Polish Avant Garde Cinema: STRUCTURES OF THE ABSURD
Wednesday, October 12
2213 E Cesar Chavez St, Austin, TX 78702
$7 general / $5 students, seniors
Experimental Response Cinema welcomes Polish filmmaker Kamila Kuc, who will present a program of short avant garde films from Poland. The program is a selection of the historical and recent works of two leading Polish experimental filmmakers and conceptual artists, Józef Robakowski and Marcin Mierzicki. Their films deal largely with the constructed nature of the cinematic image and the role of performance within it. Both filmmakers’ favor simple, DIY methods of filmmaking. The necessity for both filmmakers to free themselves from narrative structures, as well as their attention to absurd in the everyday, are the guiding principles of this program.
INTRODUCTION: 10 mins
PROGRAM RUNNING TIME: 50 mins (all files are digital)
From my window (Z mojego okna, Józef Robakowski, 1978/85, 16 mm and video, 18′)
Shot over the period of twenty-something years from a 9th floor window of the filmmaker’s apartment, this piece merges fact with fiction. We see snippets of street life (market square) and the film has often been shown with a live commentary, often reinvented for the purpose of new screenings. The later parts of the film, shot on video throughout the 1980s constitute a critique of the ideological uses of the communist TV.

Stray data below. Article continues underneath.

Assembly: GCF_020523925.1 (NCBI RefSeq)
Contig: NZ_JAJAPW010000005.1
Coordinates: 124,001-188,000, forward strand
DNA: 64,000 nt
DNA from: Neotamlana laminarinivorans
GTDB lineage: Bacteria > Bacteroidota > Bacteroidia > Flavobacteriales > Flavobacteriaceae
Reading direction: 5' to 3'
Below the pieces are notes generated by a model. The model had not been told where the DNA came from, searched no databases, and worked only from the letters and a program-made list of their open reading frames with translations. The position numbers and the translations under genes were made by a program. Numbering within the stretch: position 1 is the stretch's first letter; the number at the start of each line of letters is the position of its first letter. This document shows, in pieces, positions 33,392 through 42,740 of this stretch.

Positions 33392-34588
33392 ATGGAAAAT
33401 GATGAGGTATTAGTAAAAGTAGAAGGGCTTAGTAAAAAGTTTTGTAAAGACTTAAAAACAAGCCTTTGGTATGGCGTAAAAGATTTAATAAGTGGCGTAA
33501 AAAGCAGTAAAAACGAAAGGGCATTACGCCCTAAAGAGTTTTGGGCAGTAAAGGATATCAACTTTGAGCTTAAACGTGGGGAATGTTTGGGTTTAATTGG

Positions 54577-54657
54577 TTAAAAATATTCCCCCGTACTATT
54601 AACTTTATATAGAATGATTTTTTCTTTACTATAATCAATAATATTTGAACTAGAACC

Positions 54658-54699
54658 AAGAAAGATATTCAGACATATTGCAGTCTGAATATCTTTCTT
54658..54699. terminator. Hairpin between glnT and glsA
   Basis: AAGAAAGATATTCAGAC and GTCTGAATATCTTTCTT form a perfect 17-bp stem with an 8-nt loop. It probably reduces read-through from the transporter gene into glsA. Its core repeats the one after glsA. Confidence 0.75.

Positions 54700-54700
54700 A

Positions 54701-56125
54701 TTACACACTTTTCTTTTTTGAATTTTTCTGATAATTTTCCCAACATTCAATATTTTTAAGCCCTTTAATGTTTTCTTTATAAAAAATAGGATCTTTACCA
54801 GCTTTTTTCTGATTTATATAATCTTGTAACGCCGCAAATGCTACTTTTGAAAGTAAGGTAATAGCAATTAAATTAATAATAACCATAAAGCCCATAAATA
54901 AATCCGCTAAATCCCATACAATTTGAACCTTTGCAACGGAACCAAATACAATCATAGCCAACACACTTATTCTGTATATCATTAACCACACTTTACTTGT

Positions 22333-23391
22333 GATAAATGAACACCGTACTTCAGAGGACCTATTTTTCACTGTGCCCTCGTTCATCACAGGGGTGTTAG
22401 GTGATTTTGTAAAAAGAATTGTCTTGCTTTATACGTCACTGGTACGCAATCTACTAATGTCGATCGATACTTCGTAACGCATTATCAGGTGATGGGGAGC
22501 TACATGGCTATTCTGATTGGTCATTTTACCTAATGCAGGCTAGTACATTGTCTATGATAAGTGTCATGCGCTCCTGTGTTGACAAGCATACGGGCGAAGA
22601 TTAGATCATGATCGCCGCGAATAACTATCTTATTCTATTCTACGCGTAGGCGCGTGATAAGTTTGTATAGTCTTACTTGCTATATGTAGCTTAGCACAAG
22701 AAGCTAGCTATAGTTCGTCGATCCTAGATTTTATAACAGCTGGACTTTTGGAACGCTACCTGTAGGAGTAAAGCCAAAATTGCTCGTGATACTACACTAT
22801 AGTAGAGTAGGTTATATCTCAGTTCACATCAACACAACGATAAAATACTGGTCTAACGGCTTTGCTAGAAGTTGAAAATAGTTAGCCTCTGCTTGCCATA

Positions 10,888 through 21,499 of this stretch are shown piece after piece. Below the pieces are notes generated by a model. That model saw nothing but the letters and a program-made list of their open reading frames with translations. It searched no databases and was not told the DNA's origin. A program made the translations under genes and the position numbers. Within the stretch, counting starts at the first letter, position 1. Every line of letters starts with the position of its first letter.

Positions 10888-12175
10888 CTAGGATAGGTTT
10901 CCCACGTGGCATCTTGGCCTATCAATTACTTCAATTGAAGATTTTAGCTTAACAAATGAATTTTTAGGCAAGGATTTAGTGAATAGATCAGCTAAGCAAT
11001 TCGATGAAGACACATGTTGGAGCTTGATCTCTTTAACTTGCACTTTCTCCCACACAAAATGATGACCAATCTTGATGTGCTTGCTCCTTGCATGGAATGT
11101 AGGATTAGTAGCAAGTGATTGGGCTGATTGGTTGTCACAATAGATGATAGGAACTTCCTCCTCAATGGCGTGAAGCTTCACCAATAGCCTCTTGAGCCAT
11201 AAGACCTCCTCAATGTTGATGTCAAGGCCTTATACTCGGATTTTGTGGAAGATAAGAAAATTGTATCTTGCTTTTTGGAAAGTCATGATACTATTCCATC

Sick Building Syndrome (Syndrom chorego budynku, Marcin Mierzicki, 2011, HD, 5’25)
The large part of the film depicts a burning building, shot from a window of the filmmaker’s apartment. A man in a lift performs absurd poses. Sick Building Syndrome is about being trapped in interiors with ‘hidden’ defects.
Nearer – further (Bliżej – dalej, Józef Robakowski, 1985, 16mm, 3’36)
Reminiscent of Michael Snow’s Back and Forth (1969, US) and John Smith’s Girl Chewing Gum (1976, UK) in this piece Robakowski directs the camera to zoom back and forth. The film reflects the filmmaker’s interest in the constructed nature of a cinematic image and the agency of a machine as an extension of human (artistic) expression.
Untitled (Bez tytułu, Marcin Mierzicki, 2003, HI8, 3’09)
Untitled was made during a solar eclipse. People are depicted staring at the sky through different objects (floppy discs) tensely waiting for something to happen. Perhaps aliens will descend.
Cinema is Power! (Kino to Potęga!, Józef Robakowski, 1985, video, 7’22)
The artist re-edited images of a Soviet army parade in Red Square in Moscow to construct a mockery of mechanically repeated ideological slogans. Edited to a powerful soundtrack of the Slovenian rock band Laibach the film deconstructs the ritualistic power of ideologically loaded authoritarian TV transmissions.
The Farm (Farma, Marcin Mierzicki, 1999, DV, 1’)
The Farm is a trailer for an unmade film. Like many of Mierzicki’s video work, the piece was made as a comment on absurd and often pointless human behavioural patterns. The Farm invites the questioning of the purpose of any action performed.